A population of so-called rogue planets – i.e. planets that do not orbit a star – has been uncovered in the depths of space, SciTechDaily reports.
The team behind the new study, led by Iain McDonald of the University of Manchester, used the data provided by the NASA’s Kepler Space Telescope back in 2016 when it monitored "a crowded field of millions of stars near the centre of our Galaxy every 30 minutes in order to find rare gravitational microlensing events."
The researchers were able to identify a number of short-duration microlensing events, four of which are "new discoveries that are consistent with planets of similar masses to Earth", as the media outlet puts it.
Said new events apparently did not exhibit an accompanying signal that might indicate the presence of a host star, which may hint at them being rogue planets, possibly ejected from the star system where they originally formed.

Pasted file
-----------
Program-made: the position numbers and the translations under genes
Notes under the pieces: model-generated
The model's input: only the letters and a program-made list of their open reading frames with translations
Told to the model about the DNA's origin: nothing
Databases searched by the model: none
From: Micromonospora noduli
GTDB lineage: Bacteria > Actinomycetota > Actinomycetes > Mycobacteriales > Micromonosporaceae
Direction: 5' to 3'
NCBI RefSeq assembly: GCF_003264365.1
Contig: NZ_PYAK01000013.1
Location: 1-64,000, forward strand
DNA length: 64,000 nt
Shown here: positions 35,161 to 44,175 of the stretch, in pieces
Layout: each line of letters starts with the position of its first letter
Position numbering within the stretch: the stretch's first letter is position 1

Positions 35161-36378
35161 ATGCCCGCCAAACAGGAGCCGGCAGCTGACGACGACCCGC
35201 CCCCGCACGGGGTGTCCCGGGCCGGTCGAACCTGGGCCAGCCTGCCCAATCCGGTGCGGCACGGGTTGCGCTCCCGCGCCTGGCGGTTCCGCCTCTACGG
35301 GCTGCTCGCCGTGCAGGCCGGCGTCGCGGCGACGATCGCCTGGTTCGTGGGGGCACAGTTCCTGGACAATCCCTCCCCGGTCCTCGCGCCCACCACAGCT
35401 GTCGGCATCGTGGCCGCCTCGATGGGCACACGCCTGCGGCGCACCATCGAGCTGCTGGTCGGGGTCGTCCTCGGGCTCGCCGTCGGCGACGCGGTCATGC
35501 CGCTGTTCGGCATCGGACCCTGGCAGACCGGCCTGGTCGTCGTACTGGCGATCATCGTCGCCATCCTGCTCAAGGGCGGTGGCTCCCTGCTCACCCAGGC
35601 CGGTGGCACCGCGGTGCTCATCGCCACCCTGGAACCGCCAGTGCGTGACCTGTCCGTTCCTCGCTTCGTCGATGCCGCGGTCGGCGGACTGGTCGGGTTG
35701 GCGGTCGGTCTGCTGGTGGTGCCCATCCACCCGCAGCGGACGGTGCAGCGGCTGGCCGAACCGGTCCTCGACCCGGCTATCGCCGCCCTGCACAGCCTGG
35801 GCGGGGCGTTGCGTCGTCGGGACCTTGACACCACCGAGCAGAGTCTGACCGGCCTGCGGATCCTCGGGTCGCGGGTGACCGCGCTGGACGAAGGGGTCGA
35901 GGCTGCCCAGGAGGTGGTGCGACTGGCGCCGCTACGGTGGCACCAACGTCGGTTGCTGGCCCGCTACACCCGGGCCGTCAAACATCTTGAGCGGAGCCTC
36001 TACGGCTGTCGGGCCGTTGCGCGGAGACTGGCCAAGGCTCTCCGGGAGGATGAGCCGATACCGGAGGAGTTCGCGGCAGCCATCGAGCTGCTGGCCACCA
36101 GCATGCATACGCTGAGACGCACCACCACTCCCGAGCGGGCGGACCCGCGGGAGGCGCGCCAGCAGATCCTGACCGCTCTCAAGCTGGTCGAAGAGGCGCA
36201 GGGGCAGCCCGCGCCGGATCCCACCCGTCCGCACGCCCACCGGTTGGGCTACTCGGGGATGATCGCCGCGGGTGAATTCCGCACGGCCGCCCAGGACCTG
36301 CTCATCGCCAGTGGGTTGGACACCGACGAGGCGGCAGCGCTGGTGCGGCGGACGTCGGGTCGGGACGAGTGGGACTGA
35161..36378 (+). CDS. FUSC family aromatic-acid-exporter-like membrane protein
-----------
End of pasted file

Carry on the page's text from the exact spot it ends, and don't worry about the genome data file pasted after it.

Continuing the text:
"These signals are extremely difficult to find. Our observations pointed an elderly, ailing telescope with blurred vision at one the most densely crowded parts of the sky, where there are already thousands of bright stars that vary in brightness, and thousands of asteroids that skim across our field," said McDonald. "From that cacophony, we try to extract tiny, characteristic brightenings caused by planets, and we only have one chance to see a signal before it’s gone. It’s about as easy as looking for the single blink of a firefly in the middle of a motorway, using only a handheld phone."
Study co-author Eamonn Kerins, also of the University of Manchester, added that the Kepler Space Telescope essentially "has achieved what it was never designed to do, in providing further tentative evidence for the existence of a population of Earth-mass, free-floating planets".
"Now it passes the baton on to other missions that will be designed to find such signals, signals so elusive that Einstein himself thought that they were unlikely ever to be observed," he said. "I am very excited that the upcoming ESA Euclid mission could also join this effort as an additional science activity to its main mission."